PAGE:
Last week’s Man of the Week? No brainer: Khizr Khan, a Muslim and Pakistani immigrant.
Why? Khan, who lost his son, an Army captain, to a suicide bomber in Iraq, eloquently addressed the Democratic National Convention and posed the Question of the Century.
“Tonight, we are honored to stand here as the parents of Capt. Humayun Khan, and as patriotic American Muslims with undivided loyalty to our country,” Khan began, his wife in headscarf standing by his side.
“Like many immigrants, we came to this country empty-handed,” Kahn continued. “We believed in American democracy — that with hard work and the goodness of this country, we could share in and contribute to its blessings.”
The Khan family has contributed. Mr. Khan is an attorney with a law degree from Harvard. His wife, Ghazala, taught Persian at a college in Pakistan, and then, after coming to America, reared three boys in the Washington, D.C. suburbs.
“We were blessed to raise our three sons in a nation where they were free to be themselves and follow their dreams,” added Khan.
The couple’s oldest son, Shaharyar, co-founded a biotechnology company, where their youngest, Omer, also works. Humayun was the middle child. In June of 2004, he lost his life in Iraq, after ordering his men to take cover and personally confronting a suicide bomber. Capt. Kahn posthumously received a Purple Heart and the Bronze Star for his courage in saving the lives of his men.
Khizr Kahn can’t help but think and feel, as he spoke: “If it was up to Donald Trump, [Humayun] never would have been in America. Donald Trump consistently smears the character of Muslims. He disrespects other minorities, women, judges, even his own party leadership. He vows to build walls and ban us from this country.”
Okay, for the record, it’s hard to hold it against the Donald that he disrespects “his own party leadership.” Otherwise, Khizr is correct.
Poignantly, Mr. Khan pointed out to the assembled Democrats that people of “all faiths, genders, and ethnicities” are buried in Arlington Cemetery, asking Mr. Trump to “[g]o look at the graves of the brave patriots who died defending America.”
Americans such as Mr. and Mrs. Khan’s son.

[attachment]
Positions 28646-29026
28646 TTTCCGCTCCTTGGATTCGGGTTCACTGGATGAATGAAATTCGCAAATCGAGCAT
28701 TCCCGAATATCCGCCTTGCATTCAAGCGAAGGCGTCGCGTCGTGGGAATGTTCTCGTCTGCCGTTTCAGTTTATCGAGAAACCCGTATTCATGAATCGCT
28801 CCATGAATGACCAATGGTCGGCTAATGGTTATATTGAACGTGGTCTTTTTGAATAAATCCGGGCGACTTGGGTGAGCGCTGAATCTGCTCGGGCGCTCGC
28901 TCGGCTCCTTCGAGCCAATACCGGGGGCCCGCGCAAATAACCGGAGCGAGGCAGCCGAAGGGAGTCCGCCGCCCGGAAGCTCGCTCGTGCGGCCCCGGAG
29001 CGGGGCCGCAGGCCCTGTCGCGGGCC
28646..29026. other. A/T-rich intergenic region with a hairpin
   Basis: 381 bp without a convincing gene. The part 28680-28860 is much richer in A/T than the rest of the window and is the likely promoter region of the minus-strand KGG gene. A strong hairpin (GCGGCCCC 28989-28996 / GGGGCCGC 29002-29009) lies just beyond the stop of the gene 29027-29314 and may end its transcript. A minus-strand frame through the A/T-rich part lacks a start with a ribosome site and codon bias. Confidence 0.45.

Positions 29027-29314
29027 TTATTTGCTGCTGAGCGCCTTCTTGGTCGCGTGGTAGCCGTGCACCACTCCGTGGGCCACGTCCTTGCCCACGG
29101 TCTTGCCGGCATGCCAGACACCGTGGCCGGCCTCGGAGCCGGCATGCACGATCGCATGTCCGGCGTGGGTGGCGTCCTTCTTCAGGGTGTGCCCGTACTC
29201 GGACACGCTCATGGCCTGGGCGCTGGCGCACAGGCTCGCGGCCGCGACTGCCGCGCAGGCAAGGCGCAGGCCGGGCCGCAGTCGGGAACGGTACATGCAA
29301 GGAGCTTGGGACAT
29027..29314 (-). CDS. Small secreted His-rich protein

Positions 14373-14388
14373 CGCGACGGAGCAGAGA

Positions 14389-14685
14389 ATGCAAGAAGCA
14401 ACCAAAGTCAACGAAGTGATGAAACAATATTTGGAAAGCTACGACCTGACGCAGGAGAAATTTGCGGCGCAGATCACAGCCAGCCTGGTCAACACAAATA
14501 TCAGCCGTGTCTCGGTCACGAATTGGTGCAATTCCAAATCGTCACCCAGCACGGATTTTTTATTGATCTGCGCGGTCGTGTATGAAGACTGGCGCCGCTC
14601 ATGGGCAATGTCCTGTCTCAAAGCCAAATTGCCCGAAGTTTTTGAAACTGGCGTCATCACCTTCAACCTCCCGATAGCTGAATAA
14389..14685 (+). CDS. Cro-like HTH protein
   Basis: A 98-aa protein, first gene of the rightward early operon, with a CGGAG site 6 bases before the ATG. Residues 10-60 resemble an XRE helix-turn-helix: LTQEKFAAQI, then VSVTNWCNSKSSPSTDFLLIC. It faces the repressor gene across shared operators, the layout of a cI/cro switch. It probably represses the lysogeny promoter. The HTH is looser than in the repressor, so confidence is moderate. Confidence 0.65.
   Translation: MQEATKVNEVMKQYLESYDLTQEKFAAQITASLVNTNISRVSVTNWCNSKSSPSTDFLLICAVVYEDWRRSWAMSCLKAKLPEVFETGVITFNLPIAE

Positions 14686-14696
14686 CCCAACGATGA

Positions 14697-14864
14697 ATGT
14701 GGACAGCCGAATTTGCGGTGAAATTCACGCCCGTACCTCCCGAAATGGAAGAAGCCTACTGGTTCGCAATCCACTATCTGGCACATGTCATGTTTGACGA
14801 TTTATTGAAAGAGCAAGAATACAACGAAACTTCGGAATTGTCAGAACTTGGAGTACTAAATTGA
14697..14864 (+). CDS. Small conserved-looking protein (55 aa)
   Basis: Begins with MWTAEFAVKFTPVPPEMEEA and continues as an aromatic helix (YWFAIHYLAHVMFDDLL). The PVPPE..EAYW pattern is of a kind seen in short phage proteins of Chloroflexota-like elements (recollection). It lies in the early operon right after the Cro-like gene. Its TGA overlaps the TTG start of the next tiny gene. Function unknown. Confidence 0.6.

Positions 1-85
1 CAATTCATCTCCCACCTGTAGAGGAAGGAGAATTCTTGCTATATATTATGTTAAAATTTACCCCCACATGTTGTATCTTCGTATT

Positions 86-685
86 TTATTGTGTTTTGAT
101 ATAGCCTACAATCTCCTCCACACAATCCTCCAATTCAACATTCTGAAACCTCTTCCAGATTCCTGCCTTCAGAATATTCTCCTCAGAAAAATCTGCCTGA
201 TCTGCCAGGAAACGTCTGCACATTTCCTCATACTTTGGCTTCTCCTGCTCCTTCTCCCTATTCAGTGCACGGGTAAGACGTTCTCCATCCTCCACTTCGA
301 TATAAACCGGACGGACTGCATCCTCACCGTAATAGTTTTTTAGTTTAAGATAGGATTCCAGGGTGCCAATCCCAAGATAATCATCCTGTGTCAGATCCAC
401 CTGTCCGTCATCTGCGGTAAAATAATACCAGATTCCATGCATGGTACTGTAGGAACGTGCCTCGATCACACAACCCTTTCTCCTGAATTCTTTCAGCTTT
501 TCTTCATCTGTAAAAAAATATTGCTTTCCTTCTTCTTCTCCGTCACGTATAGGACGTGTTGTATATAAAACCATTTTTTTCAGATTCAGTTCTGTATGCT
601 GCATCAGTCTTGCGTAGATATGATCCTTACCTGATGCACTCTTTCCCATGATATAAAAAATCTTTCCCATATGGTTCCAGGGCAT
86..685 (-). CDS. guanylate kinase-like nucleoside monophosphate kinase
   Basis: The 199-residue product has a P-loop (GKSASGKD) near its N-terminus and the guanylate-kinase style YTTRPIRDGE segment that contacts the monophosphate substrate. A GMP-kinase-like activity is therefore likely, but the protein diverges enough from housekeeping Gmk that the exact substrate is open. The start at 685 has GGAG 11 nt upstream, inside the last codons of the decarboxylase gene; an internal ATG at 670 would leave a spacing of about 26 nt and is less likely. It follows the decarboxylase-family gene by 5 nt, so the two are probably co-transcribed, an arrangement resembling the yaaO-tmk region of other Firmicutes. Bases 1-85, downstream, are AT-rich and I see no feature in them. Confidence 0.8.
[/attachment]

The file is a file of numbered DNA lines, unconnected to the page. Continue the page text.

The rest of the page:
My only disagreement with Khan is that he went on to endorse Hillary Clinton, who I fear would do enormous harm to America — not the least of which may be adding gravestones to Arlington Cemetery from foolish Middle East interventions. Of course, Hillary called Khizr and Ghazala Khan’s son “the best of America,” and understandably, they agree with her.
Khan brought the crowd to its feet when he pulled a copy of the United States Constitution out of his pocket and challenged Donald Trump: “[Y]ou are asking Americans to trust you with our future. Let me ask you: Have you even read the U.S. Constitution? I will gladly lend you my copy.”
This was no stunt. Mr. Khan is known to pass out pocket copies of the Constitution. The New York Times reported that, “[H]e admires both Ronald Reagan and Barack Obama, though Thomas Jefferson is his real hero.”
Kahn told the Times, “[Jefferson’s ideals] are the values that we have cherished as a family and as Americans.”
So, let’s ask Donald J. Trump — and also Hillary Clinton . . . and while we’re at it, why not Libertarian Gary Johnson and the Green Party’s Dr. Jill Stein: Have you read the Constitution?
But let’s demand just a tad more of our next chief executive. Here are several additional inquiries:
Do you favor repealing parts of the First Amendment? Which parts?
Every U.S. senator of the Democratic Party persuasion has already voted to repeal the Amendment’s core “free speech” clause in order to allow incumbent congressmen to regulate their own and their opponent’s campaign fundraising and spending.
Does the Second Amendment guarantee an individual's “right to bear arms”?
That’s what the U.S. Supreme Court ruled in the Heller case. Let’s also hear whether a candidate would appoint judges intent on reversing the Heller decision, and opening the door for banning private gun ownership.
Will you sign an executive order to end all federal government use of civil asset forfeiture?
Civil asset forfeiture laws allow police and federal agencies to take money and property from people “suspected” of a crime, even if never charged with or convicted of a crime. Police actually take more from the public in this fashion than do our nation’s burglars.
To suspend the practice would be to uphold the Fourth Amendment’s guarantee “against unreasonable searches and seizures” and the Fifth Amendment’s guarantee of due process.
Khizr Khan has gotten the ball rolling by asking the right question. Now I’ve added three follow-ups.
I have plenty more questions.
I bet you do, too.
Answers will be tougher to get.